It is also worth noting that you must design not spammy or self-serving ads. For example, if you’re promoting a new product, encourage users to try it rather than buying it. With this approach, you naturally lead them through the sales funnel.


Discover the benefits of mobile apps for businesses and their uses to remain competitive in the digital age.

Tip #4. Review your data regularly

Optimize the success of your geofencing marketing campaign and your other digital marketing efforts by reviewing your data regularly. Otherwise, you won’t know how your campaign is progressing. If analytics is uncharted territory for you, you can always work with a geofencing marketing company.

With technology like MarketingCloudFX, you can also view geofencing ROI.

For example, if a user visits your website after receiving an ad but calls later to place an order, you might see this in MarketingCloudFX.

Tip #5. Use all your targeting methods

In geofencing marketing, you can use several external marketing methods, including:

  • Contextual targeting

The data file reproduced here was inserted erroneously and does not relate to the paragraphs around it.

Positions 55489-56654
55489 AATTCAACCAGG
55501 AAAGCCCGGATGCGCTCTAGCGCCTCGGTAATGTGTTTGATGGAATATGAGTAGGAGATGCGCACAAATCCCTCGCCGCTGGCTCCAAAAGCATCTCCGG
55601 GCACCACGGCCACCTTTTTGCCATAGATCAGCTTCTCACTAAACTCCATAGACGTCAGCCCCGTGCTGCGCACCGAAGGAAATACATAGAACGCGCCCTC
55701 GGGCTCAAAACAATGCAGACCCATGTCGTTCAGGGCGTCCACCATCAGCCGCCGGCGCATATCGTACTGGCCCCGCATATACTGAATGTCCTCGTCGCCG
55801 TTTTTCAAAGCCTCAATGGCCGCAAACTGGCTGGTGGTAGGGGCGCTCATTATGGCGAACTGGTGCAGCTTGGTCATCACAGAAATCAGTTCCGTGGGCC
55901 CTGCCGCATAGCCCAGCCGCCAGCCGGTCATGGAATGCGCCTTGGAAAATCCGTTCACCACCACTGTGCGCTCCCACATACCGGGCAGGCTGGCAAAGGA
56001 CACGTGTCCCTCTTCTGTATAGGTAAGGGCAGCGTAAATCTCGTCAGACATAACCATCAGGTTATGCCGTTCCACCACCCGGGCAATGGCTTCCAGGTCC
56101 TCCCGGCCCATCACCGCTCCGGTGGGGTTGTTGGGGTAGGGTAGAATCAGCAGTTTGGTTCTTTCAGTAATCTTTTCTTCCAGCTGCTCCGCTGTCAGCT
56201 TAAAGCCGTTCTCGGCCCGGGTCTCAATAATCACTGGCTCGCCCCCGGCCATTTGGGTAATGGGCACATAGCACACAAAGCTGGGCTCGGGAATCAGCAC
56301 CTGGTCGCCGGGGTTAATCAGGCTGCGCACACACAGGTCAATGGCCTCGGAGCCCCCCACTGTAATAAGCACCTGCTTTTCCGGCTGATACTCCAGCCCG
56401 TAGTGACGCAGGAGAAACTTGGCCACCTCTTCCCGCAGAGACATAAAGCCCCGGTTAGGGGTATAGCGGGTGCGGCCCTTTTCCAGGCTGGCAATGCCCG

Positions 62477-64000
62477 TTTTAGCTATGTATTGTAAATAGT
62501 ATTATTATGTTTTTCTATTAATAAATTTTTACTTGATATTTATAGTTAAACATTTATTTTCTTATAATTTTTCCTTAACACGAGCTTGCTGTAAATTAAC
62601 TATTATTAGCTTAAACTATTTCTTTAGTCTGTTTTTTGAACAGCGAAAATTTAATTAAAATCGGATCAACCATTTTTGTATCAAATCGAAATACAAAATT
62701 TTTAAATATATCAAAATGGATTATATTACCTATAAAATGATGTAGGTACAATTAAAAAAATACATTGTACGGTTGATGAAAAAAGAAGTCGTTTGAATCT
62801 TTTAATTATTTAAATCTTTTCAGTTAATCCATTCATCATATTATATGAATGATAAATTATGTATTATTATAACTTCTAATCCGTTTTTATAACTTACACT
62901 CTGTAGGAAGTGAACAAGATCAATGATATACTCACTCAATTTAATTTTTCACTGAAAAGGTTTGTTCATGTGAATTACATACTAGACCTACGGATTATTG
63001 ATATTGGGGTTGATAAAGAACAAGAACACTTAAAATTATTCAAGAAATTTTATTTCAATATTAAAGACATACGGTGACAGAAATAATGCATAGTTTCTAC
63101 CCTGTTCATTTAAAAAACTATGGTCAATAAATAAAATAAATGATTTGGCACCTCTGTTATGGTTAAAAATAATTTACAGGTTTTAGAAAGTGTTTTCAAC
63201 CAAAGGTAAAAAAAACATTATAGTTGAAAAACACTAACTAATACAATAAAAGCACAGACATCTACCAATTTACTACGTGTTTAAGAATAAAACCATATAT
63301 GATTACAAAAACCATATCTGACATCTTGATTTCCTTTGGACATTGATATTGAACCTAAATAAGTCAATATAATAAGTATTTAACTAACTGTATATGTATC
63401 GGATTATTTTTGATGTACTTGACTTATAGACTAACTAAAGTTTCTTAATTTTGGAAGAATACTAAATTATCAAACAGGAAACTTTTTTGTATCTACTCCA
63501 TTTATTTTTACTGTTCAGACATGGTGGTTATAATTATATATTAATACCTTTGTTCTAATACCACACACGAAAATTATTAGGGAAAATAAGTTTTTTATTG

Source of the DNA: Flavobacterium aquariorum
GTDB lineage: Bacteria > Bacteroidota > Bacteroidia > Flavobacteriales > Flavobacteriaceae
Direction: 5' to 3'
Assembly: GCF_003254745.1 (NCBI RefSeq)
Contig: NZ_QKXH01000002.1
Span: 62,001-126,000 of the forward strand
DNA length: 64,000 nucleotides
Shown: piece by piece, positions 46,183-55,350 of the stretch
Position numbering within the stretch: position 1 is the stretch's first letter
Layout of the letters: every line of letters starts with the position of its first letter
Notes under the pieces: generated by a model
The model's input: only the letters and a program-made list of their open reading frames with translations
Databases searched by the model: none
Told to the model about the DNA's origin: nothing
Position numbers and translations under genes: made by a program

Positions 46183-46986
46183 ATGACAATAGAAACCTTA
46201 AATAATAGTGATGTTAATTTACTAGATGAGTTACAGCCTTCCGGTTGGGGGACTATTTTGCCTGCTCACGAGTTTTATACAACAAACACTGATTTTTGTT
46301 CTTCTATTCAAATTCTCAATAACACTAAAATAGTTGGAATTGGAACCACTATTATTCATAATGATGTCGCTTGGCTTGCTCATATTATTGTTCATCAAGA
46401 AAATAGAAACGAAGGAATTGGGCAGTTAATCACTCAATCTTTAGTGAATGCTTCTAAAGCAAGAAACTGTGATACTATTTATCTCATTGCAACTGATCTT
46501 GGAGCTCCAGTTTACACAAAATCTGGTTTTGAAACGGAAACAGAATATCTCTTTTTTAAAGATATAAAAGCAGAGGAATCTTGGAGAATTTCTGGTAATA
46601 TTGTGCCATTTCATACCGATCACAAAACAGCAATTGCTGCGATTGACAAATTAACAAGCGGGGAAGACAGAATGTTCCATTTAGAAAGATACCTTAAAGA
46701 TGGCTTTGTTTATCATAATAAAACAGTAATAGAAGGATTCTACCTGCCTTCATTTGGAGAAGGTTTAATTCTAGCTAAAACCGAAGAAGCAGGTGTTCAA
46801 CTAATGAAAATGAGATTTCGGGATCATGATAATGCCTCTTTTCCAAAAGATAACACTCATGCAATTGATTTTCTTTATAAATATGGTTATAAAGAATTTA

It shows ads relevant to the page’s content, such as news articles about local restaurants.

  • Content Targeting

It’s a tool that targets the keywords used in a search and the intent of such keywords. If you have content for the keyword “restaurants with private dining areas,” you should ensure that the content discusses your private dining area and options.

  • Retargeting

A marketing targeting strategy shows ads to users who have viewed a product on your website, such as after visiting your storefront.

  • Dayparting

A method targets users at specific times, better known as ad scheduling. For example, if you have a target audience active on weekdays, you can only run promotions from Monday to Friday.

Like many digital marketing tools, geofencing marketing will complement your digital marketing strategy. For example, it will inform your team when your target audience is active and how to promote them after visiting the store.